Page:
Once we get into Deuteronomy, we start to read things that sound strangely familiar—though at least they aren’t (so far anyway) ritual laws about what to slaughter and how and when! This time it’s Moses’ farewell speech. I have to wonder how he remembered all of this to deliver this speech, you know! Apparently the many days on the mountain listening to God giving all the laws and instruction paid off, because Moses puts it “in his own words” (by saying “the LORD said this….so do it!”) and makes a pretty readable textbook for Israelite covenant life. He reiterates the history of Israelite life from Egypt until now, the basic laws, and even some geography issues. It’s pretty impressive, really.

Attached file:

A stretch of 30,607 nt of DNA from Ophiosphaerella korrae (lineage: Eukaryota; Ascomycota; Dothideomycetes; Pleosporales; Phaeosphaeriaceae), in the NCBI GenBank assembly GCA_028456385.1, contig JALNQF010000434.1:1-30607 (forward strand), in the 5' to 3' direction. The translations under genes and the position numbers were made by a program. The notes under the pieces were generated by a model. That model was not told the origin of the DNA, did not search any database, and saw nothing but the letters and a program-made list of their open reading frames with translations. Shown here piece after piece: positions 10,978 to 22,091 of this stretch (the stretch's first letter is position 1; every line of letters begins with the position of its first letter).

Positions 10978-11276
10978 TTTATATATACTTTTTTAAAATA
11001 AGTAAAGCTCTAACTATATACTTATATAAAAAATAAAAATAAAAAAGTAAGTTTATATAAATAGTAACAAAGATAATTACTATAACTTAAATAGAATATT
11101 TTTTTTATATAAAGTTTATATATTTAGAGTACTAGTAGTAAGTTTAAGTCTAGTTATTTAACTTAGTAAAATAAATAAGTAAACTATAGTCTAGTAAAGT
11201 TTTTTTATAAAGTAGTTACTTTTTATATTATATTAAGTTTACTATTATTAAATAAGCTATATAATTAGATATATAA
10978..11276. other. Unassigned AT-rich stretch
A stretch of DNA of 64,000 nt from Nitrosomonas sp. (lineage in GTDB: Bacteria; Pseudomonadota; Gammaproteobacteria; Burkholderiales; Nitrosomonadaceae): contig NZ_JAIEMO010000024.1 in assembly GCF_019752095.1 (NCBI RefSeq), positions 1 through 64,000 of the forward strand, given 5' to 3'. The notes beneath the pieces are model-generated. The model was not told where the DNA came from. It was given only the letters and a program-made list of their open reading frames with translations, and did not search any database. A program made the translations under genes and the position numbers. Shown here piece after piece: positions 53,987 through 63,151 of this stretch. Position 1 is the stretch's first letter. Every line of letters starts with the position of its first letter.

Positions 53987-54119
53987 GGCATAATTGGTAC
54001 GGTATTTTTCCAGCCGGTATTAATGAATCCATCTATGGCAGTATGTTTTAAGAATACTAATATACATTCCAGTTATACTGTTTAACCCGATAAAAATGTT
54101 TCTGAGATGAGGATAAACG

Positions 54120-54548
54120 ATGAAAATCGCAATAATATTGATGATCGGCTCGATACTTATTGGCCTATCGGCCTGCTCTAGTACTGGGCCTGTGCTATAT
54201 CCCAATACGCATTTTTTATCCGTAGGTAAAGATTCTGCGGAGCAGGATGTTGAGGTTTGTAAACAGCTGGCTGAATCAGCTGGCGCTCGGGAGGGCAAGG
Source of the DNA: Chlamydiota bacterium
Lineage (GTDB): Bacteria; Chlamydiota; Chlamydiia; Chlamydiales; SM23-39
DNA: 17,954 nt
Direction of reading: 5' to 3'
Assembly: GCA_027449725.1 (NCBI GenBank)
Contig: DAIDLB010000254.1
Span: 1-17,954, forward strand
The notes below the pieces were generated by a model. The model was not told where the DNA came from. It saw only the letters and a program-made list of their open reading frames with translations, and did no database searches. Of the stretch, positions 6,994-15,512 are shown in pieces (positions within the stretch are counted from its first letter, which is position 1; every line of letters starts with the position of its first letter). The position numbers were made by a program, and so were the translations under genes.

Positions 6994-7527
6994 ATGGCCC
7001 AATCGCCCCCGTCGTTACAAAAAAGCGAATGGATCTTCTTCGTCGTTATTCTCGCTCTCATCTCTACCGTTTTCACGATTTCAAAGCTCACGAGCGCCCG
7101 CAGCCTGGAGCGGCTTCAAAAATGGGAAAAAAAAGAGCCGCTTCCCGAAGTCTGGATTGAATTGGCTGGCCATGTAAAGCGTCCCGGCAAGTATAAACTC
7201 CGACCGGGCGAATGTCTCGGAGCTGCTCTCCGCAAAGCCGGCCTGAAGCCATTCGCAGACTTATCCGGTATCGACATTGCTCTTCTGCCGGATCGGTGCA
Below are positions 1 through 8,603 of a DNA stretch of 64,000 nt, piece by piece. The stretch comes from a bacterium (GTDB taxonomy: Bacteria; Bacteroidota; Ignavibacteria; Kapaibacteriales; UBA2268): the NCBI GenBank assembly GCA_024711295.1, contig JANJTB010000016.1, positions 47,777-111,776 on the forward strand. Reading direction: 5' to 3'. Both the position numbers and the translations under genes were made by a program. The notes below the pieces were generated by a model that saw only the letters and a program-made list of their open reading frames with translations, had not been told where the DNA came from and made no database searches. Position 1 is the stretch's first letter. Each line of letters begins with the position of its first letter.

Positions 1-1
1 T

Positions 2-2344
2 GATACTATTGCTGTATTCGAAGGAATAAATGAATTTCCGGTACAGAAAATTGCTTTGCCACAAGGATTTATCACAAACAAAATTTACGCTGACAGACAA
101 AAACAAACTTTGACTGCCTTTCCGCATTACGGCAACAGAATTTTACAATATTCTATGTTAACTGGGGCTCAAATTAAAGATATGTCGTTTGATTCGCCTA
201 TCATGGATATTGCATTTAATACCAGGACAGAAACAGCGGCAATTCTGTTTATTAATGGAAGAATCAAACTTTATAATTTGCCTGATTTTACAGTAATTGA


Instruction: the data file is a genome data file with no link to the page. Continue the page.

Today’s reading also includes the pivotal verse of the Old Testament (and maybe even the whole of Scripture): the Shema. In Deuteronomy 6.4 we read, “Hear, O Israel: The LORD is our God, the LORD alone. You shall love the LORD your God with all your heart, and with all your soul, and with all your might.” the word Shema, often translated “hear,” also means listen and obey. The people are to listen well, hear what is said, and obey. Obedience isn’t a popular word for us anymore, but it’s at the center of the covenant community’s life. The people are to bind the words on their hands, foreheads, and doorways—in other words, to keep them front-and-center at all times: Lord the Lord with everything you have, every part of your being and every part of your life. Moses will go on to explain how exactly that is to be done…and that’s for tomorrow! For today, I wonder how we go about binding God’s word to every part of our lives, keeping it front and center?